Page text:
Abraham Lincoln Chair Displayed In Greenwich

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From left, Tiffany Benincasa, owner of C. Parker Gallery, is with John Reznikoff and Seth Kaller, owners of History You Can Own, and Steve Rockwell Desloge owner of Rockwell Art & Framing. They display several artifacts related to Abraham Lincoln. Photo Credit: Risa Hoag
An original broadside of the Declaration of Independence published in a Massachusetts newspaper in 1776 is on display at C. Parker Gallery in Greenwich and is up for sale for $1.25 million. Photo Credit: Eric Gendron
Spectators enter C. Parker Gallery in Greenwich for its recent launch. Photo Credit: Risa Hoag
The typewriter that Ernest Hemingway used to write his final novel is one of the many pieces of Americana up for sale at C. Parker Gallery in Greenwich. Photo Credit: Risa Hoag

GREENWICH, Conn. – The chair that Abraham Lincoln sat in when he was nominated to be the Republican candidate for president is on display in Greenwich. And it can be yours for $145,000.

C. Parker Gallery, located at 17 E. Putnam Ave., is a temporary "pop-up" gallery in Greenwich that is displaying dozens of works of art and several unique pieces of American history – all of which is up for sale.

Although Lincoln's chair is garnering most of the attention, it is far from the most valuable artifacts on display. An original broadside of the Declaration of Independence that was one of the first printed in a Massachusetts newspaper in 1776 is up for sale for $1.25 million.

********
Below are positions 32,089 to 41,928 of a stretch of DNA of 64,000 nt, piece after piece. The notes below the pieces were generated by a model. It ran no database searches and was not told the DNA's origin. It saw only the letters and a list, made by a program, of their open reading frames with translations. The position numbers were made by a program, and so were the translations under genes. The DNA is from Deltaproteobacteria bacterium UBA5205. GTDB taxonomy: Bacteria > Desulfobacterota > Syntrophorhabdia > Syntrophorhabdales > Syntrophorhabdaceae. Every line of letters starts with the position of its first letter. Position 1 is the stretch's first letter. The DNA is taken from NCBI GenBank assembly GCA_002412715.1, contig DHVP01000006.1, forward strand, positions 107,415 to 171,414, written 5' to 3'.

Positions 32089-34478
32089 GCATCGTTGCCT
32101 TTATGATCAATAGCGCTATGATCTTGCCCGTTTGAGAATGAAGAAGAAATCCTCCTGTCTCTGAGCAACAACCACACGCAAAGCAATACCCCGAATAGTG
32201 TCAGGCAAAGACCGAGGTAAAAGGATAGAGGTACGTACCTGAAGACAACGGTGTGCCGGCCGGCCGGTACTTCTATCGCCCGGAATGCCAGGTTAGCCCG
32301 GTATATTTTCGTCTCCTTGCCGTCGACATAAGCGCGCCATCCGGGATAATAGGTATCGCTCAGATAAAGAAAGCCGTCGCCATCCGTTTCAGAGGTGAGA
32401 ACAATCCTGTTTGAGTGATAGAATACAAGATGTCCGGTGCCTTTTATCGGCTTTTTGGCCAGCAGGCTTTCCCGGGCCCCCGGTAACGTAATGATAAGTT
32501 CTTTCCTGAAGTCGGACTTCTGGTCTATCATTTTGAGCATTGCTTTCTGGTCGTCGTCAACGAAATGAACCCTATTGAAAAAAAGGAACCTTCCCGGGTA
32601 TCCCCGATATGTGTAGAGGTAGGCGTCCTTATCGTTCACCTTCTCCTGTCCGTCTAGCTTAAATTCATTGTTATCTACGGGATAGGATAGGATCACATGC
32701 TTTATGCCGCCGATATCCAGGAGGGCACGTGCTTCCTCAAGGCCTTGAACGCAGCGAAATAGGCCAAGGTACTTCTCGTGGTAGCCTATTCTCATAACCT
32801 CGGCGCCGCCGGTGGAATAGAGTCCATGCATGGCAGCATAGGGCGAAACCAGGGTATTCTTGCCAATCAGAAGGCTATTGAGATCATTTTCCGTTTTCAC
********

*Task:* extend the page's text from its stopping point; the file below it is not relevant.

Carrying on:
Rare copies of the Declaration of Independence from the 1830s, busts of Lincoln and Teddy Roosevelt used as models for Mount Rushmore and Continental Army marching orders signed and annotated by George Washington are among the other historical artifacts for sale.

Also on display, though not for sale, is a copy of the Emancipation Proclamation with Lincoln's signature.

Gallery owner Tiffany Benincasa said she has been dreaming of opening the gallery for 20 years. After working on Wall Street, Benincasa returned to her first love.

"For many years I was on the path where I was day-jobbing on the one hand having a passion and hobby on the other," Benincasa said. "I went with the other and left Wall Street and started privately dealing art."

After keeping much of her art collection in storage for many years, she sought a way to share it with the public.

"I just wanted a space where people could come in at their leisure in more of a salon setting," Benincasa said. "I didn't see myself as a retailer because I don't want to force sales. I want to be more of a resource and find people who have the same joy in art and painting as I have."

The C. Parker Gallery is open daily from 10 a.m. to 6 p.m. through Jan. 15.

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